About the year 950 AD the Danes were finally united into one country by a chieftain known as Harald Bluetooth. It was his son, Sweyn Forkbeard (and you have to love those Viking names) who led the Danish conquest of England which was completed by 1013. King Sweyn Forkbeard was, in turn, succeeded by his son King Canute the Great who conquered Norway in 1028. This represented a high point in Danish history but it was to be rather short-lived. After the death of King Canute the Great things began to come apart, aided in so small part by the fact that various chieftains battled over the throne. While civil war prevailed at home, Denmark lost control of England and Norway as well as other territorial holdings outside Denmark itself. However, when your history is as long as that of the Kingdom of Denmark, there is time for more than one high point and, in a way that seems rather foreign to people today, the Danes were not deterred by these setbacks and as soon as the domestic problems were settled, began to expand again to build another era of power and glory for their country.

A new Danish empire stretching across the shores of the Baltic Sea was established by two particularly powerful monarchs with the same name; King Valdemar the Great (1131-1182) and King Valdemar the Victorious (1170-1241). Thanks to their successful campaigns, the lands of the Kingdom of Denmark stretched across much of northern Germany, the island of Gotland and east to what is now Estonia. It was also King Valdemar the Victorious who gave Denmark its first legal system known as the “Jutland Code”. This law code was to remain in effect in Denmark until 1683 and influenced subsequent Danish law codes far beyond that. However, the Danish empire built by the two Valdemars eventually met its match with the rise of the German merchant city-states that banded together in the Hanseatic League. Denmark lost most of its continental possessions to the League as well as absorbing an amount of German customs due to proximity and close interaction. But, you can’t keep a good Dane down and as the 1200’s gave way to the 1300’s the Kingdom of Denmark began to rise again. (Read more.)
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Monday, February 20, 2017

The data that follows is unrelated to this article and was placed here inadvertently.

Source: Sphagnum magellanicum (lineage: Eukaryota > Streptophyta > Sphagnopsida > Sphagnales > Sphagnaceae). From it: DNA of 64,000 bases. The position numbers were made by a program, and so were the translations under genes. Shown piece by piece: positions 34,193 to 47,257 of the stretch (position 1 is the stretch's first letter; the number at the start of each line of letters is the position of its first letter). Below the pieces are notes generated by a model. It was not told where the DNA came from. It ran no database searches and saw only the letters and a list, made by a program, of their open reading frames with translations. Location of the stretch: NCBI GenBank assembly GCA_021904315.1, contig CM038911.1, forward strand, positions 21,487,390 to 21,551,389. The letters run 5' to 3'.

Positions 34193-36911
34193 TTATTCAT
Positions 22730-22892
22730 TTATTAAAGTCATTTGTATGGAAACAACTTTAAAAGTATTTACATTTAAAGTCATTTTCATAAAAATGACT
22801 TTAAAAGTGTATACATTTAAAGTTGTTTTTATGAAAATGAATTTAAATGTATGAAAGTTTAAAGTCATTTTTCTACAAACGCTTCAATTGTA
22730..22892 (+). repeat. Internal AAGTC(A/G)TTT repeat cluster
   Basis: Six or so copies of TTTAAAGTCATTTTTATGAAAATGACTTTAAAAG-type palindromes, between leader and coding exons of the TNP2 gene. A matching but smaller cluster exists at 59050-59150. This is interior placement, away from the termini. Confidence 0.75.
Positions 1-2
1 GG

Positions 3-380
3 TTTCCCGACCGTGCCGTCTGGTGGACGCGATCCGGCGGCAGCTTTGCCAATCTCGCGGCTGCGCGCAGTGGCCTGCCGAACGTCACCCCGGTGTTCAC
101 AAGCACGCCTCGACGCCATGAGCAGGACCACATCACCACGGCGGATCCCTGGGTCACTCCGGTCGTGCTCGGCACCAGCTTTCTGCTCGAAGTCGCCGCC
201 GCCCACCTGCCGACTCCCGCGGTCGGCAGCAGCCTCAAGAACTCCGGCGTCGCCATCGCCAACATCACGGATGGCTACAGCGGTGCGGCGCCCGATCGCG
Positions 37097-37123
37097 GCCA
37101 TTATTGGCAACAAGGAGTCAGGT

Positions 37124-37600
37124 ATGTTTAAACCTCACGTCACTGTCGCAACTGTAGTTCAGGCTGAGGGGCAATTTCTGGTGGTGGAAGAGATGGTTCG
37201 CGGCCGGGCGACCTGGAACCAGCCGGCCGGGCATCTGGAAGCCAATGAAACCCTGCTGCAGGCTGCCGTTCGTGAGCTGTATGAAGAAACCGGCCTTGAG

Duchess of Burgundy

The irrepressible Dauphine, Marie-Adelaide of Savoy, mother of Louis XV. Share

When Faith Costs Everything

From Alliance Defending Freedom:
After much anticipation, the Washington State Supreme Court has punished Barronelle Stutzman for peacefully operating her business consistently with her faith. Barronelle's continuing struggle for religious freedom should be alarming not only to every Christian, but to every American who cherishes freedom. Barronelle is a floral artist … and a grandmother. You’d never expect to see someone like her at the center of a firestorm. But she is being sued both professionally and personally by the Washington State attorney general and the ACLU. This ruling could result in her losing everything she owns — her business, her home, and her life’s savings. Everything. (Read more.)
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Tudor Dirt and Dung

From History Extra:
The average householder lived on a narrow street crowded with people and animals: horse-drawn carts blocked the way, flocks of geese were herded to market, sheep and cattle were driven to be sold or slaughtered, hens pecked in the yards, dogs and cats scavenged, and then there were the rats, mice and pigeons…

Together, they produced a mountain of “mooke and fylthe”: entrails, bones and scales, fur and feathers, which mingled with rotting vegetation, food scraps, general household rubbish, dust, mud, ashes, the sweepings from workshop floors and “other vyle things”.

So if you’d have been a householder in Tudor England, how would you have gone about winning the daily war with waste? Here, with some help from the city archives of 16th-century York, are some tips…(Read more.)
Via Once I Was a Clever Boy. Share